How Not To… Do Brunch
Of all the things going on in my life, going out for a good brunch is definitely top five. Sitting there, generally hungover, eating till you feel at least partly sick and talking nothing but smack with your friends. Unbeatable. Even something as heavenly as brunch however can go horribly wrong, mainly due to the combination of extraordinarily rich food, hungover people and public spaces.
Normally my mates and I arrange a brunch locale at about 4am in the morning when our cognitive thought doesn’t connect that in 6 hours we’re likely to be feeling topnotch rough. “Right so I’ll see you at Epic at eleven”, are words that are muttered out of my mouth most Saturday mornings when leaving Cuba Kebab. I’ve just stuffed face with falafel, so clearly I’ll be needing a big breakfast in all of about 5 hours.
Often, as my alarm that was set drunk goes off flashing ‘Brunch!’ ‘Brunch!’ – I feel actually quite chipper – I sit up, and my bed is not swimming, no need for a bucket, no ferocious booze poos needs urgent execution, I’m on top of the world.
So I jump out of bed, pop on my trackies and cap, still stenching slightly of Jose Cuervo and Tabouleh, and set out to one of my homes away from my grotty flat home, Epic, where everyone knows your name. Normally about 12 or so people from the night before are in on the deal, but when I get there at 11.15, it’s just me and this other guy who’s always compulsively early.
As I sit there with my banana smoothie and NW mag (preferably a stars without makeup edition) most people stream in within the next hour or so. However, in this period I start to feel a tad nauseous – and not just because I’ve been looking at Teri Hatcher sans foundation, but because it appears that I woke up chipper because I was still boozed, and only now is the hangover kicking in.
This can be fatal, like the time my friend Yvonne bounded in to a similar brunch, ordered a big phat fry up, and in the half hour or so that the brunch took to be cooked, developed a heinous hangover. We were sitting there, munching on kranski, making some obscene and rather pathetic calls on the phallic nature of a friend’s bratwurst sausage when Yvonne turned to me and said, “Marty, I just vomited in my mouth a little” – to which I replied, “Don’t worry buddy, the joke wasn’t that rude”. But this thought was swiped about ten seconds later when Yvonne’s vomit exited mouth and ended up all over my lap and hash. Another brunch issue that can get tricky at some of the more popular spots around town is table vultures. A couple of weeks ago me and my mates were out for brunch at a very popular seaside spot, all fairly tired and hungry after a painfully long arrangement period where we drove around, three cars in convoy, trying to figure out where to go – whilst one of my more annoying friends was rejecting every suggestion,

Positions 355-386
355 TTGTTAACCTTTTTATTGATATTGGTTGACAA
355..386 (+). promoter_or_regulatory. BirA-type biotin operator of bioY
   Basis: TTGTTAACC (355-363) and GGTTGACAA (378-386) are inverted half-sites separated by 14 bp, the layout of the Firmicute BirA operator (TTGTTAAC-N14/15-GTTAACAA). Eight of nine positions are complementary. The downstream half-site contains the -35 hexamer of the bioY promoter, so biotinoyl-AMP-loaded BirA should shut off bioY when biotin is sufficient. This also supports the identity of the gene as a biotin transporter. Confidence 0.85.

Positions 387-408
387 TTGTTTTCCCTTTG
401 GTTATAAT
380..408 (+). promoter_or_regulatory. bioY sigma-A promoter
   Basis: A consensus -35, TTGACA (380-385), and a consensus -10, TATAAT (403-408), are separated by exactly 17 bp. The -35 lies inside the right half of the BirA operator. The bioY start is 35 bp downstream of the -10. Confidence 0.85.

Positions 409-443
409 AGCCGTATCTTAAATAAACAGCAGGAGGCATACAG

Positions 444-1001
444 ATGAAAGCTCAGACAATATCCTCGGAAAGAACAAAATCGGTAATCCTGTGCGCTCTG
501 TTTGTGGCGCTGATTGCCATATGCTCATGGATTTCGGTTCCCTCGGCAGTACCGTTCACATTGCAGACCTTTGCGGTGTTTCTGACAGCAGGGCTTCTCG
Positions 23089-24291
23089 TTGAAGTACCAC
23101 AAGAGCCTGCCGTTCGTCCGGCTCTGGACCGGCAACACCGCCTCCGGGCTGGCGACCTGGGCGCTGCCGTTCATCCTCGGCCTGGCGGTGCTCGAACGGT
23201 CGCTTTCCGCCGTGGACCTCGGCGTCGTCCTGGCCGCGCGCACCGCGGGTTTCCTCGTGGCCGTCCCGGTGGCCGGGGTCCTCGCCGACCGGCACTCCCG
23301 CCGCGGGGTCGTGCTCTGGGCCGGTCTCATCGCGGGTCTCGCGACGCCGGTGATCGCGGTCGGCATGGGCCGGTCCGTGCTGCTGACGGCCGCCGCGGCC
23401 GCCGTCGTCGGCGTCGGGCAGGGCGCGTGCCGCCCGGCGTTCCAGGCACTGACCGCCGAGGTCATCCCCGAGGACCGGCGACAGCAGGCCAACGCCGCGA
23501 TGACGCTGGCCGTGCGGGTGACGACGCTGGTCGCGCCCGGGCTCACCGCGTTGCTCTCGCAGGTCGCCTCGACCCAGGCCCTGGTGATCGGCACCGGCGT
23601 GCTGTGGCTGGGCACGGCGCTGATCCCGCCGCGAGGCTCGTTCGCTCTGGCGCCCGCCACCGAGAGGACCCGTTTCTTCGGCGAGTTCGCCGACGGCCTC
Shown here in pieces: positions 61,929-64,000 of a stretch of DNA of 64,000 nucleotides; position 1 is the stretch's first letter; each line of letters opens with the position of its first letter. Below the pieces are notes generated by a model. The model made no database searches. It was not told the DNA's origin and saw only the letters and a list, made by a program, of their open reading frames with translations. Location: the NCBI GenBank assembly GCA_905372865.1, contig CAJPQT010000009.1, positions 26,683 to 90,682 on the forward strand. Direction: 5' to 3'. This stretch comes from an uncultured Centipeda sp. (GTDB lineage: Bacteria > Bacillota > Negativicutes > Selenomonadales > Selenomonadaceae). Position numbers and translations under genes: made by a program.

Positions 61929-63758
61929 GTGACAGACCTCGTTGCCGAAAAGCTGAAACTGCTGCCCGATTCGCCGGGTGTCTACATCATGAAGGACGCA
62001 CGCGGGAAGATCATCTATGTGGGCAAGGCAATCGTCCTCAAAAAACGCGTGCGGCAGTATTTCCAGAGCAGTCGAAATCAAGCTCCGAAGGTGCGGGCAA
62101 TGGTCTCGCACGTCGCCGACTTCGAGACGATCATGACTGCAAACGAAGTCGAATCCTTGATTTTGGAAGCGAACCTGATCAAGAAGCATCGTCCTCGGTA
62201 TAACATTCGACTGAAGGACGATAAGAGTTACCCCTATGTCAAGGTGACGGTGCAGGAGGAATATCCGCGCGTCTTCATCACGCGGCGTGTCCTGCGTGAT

“Right, shall we go here then?” Marty.
“Oh, no I don’t like the hash browns here.” Annoying Friend.
“Don’t order hash browns then, get pancakes or Benedict or something.” Marty.
“No, I feel like some potato.” Annoying Friend.
Then we get to the second establishment: “Sweet lets go here, as I’m as hungry as a mofo, and will kick the ass of anyone who dares to try and step in-between me and food.” Marty
“This place is really noisy, and they never have good cabinet food.” AF.
“I thought you wanted fucking hash.” Marty.
“Well, you know, I like to have the option.” AF.
Anyway, after I’d pushed Annoying Friend out of a fast moving car (just a gentle shove to send her on her way), we settled on the fourth establishment. Which was, just my luck, very busy. We ordered coffees and sat at the bar whilst my stomach began to eat its surrounding organs and I shot the evil eye at anyone who looked to be lingering at a table too long. Finally we seemed to be next in line for a table, and the German tourists who sat on their soy lattes for way too long were donning their polar fleece jackets and bum bags. I stood up, veered toward the table, only to be beaten by a fraction of a second by some boring looking woman in her late thirties who was wearing an assymetrical skirt and had cankles.
I was set to bring on the smackdown, and she knew it. She knew we’d been waiting longer, and she knew the look of hanger in my eyes. But then rather smugly, she pulled a baby out from behind her. Fuck. I was defeated. You can’t start a petty argument with someone with a newborn. But if you’re reading this bitch, you know who you are, and next time I see you, and your baby’s in the annoying snotty phase and too old to draw a sympathy card from anyone, it’s on. That’s right, the clash of generations will be battled out over the poached eggs and roasting coffee. It’ll be the seedy, hungover, single 20-something against the smug, wholesome’, married 30-something. A battle that has been bubbling and brewing for an age, and must be fought out. We all know who the favourite contender is.
Just remember; even the most pleasant of tasks can become hell when not executed properly. The one thing I can suggest to young brunchers, ‘plan, plan, plan’ – know exactly where you’re going to go, don’t let any annoying friends make you drive around for hours, and if you wake up feeling fantastic and ready for an urbane brunch, but you consumed not far off a forty ounce last night, go back to bed, you’re still drunk and will probably vomit all over your friend’s lap if you venture out.